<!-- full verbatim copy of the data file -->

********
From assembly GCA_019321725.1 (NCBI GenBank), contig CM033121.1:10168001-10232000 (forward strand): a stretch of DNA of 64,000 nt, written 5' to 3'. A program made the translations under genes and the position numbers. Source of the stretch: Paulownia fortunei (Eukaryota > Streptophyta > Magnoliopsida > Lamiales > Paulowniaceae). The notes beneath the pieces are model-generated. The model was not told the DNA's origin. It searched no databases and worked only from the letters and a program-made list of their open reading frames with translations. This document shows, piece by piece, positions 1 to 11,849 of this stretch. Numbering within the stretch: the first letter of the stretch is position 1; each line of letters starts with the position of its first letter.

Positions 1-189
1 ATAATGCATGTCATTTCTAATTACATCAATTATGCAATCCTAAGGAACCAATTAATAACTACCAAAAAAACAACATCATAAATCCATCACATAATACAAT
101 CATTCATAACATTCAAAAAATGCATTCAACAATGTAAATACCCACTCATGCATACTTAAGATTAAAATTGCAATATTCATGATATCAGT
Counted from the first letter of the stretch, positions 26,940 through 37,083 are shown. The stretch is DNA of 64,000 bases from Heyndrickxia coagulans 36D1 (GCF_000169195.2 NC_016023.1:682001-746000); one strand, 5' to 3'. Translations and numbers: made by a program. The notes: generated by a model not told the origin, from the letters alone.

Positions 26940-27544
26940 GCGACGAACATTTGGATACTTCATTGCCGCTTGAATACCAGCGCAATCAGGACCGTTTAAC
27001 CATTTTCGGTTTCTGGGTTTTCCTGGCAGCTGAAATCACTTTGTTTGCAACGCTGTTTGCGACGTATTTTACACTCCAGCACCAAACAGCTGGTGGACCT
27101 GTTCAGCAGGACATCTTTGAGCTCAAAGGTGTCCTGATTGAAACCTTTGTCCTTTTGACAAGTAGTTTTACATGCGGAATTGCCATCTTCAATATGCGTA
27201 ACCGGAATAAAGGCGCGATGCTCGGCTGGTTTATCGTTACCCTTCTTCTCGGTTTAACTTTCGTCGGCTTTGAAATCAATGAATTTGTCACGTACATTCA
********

From assembly GCA_019321725.1 (NCBI GenBank), contig CM033121.1:10168001-10232000 (forward strand): a stretch of DNA of 64,000 nt, written 5' to 3'. A program made the translations under genes and the position numbers. Source of the stretch: Paulownia fortunei (Eukaryota > Streptophyta > Magnoliopsida > Lamiales > Paulowniaceae). The notes beneath the pieces are model-generated. The model was not told the DNA's origin. It searched no databases and worked only from the letters and a program-made list of their open reading frames with translations. This document shows, piece by piece, positions 1 to 11,849 of this stretch. Numbering within the stretch: the first letter of the stretch is position 1; each line of letters starts with the position of its first letter.

Positions 1-189
1 ATAATGCATGTCATTTCTAATTACATCAATTATGCAATCCTAAGGAACCAATTAATAACTACCAAAAAAACAACATCATAAATCCATCACATAATACAAT
101 CATTCATAACATTCAAAAAATGCATTCAACAATGTAAATACCCACTCATGCATACTTAAGATTAAAATTGCAATATTCATGATATCAGT
Counted from the first letter of the stretch, positions 26,940 through 37,083 are shown. The stretch is DNA of 64,000 bases from Heyndrickxia coagulans 36D1 (GCF_000169195.2 NC_016023.1:682001-746000); one strand, 5' to 3'. Translations and numbers: made by a program. The notes: generated by a model not told the origin, from the letters alone.

Positions 26940-27544
26940 GCGACGAACATTTGGATACTTCATTGCCGCTTGAATACCAGCGCAATCAGGACCGTTTAAC
27001 CATTTTCGGTTTCTGGGTTTTCCTGGCAGCTGAAATCACTTTGTTTGCAACGCTGTTTGCGACGTATTTTACACTCCAGCACCAAACAGCTGGTGGACCT
27101 GTTCAGCAGGACATCTTTGAGCTCAAAGGTGTCCTGATTGAAACCTTTGTCCTTTTGACAAGTAGTTTTACATGCGGAATTGCCATCTTCAATATGCGTA
27201 ACCGGAATAAAGGCGCGATGCTCGGCTGGTTTATCGTTACCCTTCTTCTCGGTTTAACTTTCGTCGGCTTTGAAATCAATGAATTTGTCACGTACATTCA